A collection of more than 250 photos of Chattanooga in the late 1950s and early 1960s has been published online.
Picnooga, an online history site, has released the collection on their Flickr page. Called the Perry Mayo Collection after the donor, the photos depict a drastically changing Chattanooga in the middle of the 20th century.
Notably, the collection includes rare photos of Cameron Hill, Martin Luther King Boulevard and the Walnut Street Bridge when automobiles were allowed.
The photos document a time when downtown Chattanooga was on the decline and Cameron Hill was chosen as a way to develop the west side of the city.
Click here to view the entire collection.
BlueCross BlueShield of Tennessee-which now occupies the former Cameron Hill-offers a timeline of Cameron Hill on their website.
“[The Cameron Hill removal] was controversial,” Picnooga founder David Moon said. “There were a lot of protests and people who wanted to save that area. It was a huge change that completely changed downtown, eventually not for the better. But it had become a blighted area, and their solution was to put an interstate through.”
Moon said the latest collection is remarkable, but the Cameron Hill photos-many of which haven’t been seen before-are especially interesting.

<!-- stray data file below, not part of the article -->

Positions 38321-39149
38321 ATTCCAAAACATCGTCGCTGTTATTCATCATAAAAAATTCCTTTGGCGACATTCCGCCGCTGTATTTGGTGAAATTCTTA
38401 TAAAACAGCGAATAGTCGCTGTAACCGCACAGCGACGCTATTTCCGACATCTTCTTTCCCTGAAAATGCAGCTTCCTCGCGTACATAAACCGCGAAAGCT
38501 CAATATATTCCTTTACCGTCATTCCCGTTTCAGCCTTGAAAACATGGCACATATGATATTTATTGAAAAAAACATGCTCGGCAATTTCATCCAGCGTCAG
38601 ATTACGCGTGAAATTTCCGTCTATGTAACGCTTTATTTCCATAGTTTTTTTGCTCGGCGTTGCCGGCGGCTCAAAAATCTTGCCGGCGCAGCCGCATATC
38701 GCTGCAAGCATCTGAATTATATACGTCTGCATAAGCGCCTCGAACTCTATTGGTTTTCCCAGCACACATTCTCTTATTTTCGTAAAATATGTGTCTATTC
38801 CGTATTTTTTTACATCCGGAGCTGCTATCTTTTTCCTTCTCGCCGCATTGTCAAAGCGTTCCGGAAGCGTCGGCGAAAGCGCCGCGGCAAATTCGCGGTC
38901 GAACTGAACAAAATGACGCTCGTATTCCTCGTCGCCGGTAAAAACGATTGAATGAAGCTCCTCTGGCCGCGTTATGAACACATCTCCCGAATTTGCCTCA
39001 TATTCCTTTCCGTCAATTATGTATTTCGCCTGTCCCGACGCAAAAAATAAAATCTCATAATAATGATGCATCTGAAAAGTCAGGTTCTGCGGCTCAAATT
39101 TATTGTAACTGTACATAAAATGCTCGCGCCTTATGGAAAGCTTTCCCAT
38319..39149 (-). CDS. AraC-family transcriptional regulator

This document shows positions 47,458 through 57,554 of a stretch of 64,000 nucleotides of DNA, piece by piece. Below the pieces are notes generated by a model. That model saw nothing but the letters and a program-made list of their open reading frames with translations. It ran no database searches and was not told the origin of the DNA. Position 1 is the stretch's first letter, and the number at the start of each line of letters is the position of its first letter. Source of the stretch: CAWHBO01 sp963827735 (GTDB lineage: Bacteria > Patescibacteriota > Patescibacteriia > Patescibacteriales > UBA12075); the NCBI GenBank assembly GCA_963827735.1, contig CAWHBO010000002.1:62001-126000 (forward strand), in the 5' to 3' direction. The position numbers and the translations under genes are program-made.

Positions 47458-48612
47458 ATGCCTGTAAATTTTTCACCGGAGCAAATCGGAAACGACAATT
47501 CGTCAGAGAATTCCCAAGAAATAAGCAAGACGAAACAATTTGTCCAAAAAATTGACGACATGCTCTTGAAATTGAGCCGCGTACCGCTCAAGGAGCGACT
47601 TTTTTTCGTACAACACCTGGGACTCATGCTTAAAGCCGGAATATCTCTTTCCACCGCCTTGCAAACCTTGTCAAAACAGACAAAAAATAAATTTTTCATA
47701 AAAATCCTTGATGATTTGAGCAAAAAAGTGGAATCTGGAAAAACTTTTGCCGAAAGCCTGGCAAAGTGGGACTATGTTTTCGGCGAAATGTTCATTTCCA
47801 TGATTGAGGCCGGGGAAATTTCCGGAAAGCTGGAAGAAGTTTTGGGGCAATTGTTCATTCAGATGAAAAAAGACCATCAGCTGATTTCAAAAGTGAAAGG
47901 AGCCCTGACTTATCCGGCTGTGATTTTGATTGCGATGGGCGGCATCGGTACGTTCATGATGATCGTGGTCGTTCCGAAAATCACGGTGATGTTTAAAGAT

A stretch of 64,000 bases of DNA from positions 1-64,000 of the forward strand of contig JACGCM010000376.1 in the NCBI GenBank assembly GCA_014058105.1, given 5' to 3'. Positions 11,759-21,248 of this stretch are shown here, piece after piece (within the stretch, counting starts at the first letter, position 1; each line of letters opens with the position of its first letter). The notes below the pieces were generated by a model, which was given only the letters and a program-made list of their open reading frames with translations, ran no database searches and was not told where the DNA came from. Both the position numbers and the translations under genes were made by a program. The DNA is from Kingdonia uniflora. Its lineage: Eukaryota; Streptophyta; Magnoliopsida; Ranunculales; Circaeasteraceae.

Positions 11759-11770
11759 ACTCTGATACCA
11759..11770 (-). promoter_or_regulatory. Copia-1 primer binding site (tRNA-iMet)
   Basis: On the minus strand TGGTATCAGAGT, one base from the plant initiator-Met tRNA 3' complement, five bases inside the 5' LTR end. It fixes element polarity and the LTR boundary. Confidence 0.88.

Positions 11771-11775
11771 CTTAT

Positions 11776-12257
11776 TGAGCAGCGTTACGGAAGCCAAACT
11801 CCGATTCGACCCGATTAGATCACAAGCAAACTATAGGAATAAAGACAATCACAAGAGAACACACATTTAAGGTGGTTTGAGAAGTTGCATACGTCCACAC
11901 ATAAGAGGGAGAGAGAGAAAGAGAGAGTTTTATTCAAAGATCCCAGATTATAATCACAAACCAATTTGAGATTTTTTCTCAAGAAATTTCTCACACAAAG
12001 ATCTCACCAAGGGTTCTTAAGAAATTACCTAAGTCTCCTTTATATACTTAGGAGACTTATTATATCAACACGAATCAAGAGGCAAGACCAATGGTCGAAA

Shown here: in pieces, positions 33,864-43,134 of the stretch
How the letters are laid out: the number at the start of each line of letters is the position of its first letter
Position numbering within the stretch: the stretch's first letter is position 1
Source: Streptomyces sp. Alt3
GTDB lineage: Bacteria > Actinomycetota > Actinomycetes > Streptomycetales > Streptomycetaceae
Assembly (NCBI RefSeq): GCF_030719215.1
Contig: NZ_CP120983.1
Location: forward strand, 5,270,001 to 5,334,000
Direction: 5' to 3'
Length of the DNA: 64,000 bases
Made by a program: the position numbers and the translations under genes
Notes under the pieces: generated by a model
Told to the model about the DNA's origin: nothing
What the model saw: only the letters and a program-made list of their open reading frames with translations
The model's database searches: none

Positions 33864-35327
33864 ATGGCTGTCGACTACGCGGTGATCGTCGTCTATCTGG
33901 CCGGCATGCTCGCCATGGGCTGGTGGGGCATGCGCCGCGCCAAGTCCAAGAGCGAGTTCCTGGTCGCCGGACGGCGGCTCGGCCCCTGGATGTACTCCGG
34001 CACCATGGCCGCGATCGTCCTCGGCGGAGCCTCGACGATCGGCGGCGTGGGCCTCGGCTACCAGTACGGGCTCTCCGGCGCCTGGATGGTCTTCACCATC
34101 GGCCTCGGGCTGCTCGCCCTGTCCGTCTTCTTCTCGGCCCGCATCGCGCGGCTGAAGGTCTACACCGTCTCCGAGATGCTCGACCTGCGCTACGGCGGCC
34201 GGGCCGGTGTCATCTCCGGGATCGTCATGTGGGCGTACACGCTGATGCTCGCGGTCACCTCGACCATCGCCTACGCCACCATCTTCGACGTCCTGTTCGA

“There are some good photos in the batch,” he said. “Obviously, the pictures of Cameron Hill-not many people have seen photos of that area . They are very rare as far as public collections so far.”
Also included are photos of blighted “slum” housing near Cameron Hill. Photos also highlight the dedication of the Olgiati Bridge in 1959 and a variety of aerial and street views of Chattanooga’s downtown.
Like many collections Picnooga has acquired, this batch of photos was forgotten in a closet for many years. With the help of Sam Hall, founder of Deep Zoom Chattanooga, the box of negatives was scanned. Instead of casual photos, these photos were taken to document potential city projects, which means some blighted areas-slated for destruction-are the focus.
“This is what we do,” Moon said. “We’re always looking for more photos. This is a good example of something somebody had for a long time in a closet-hadn’t thought about it in years-before giving it to us to share.”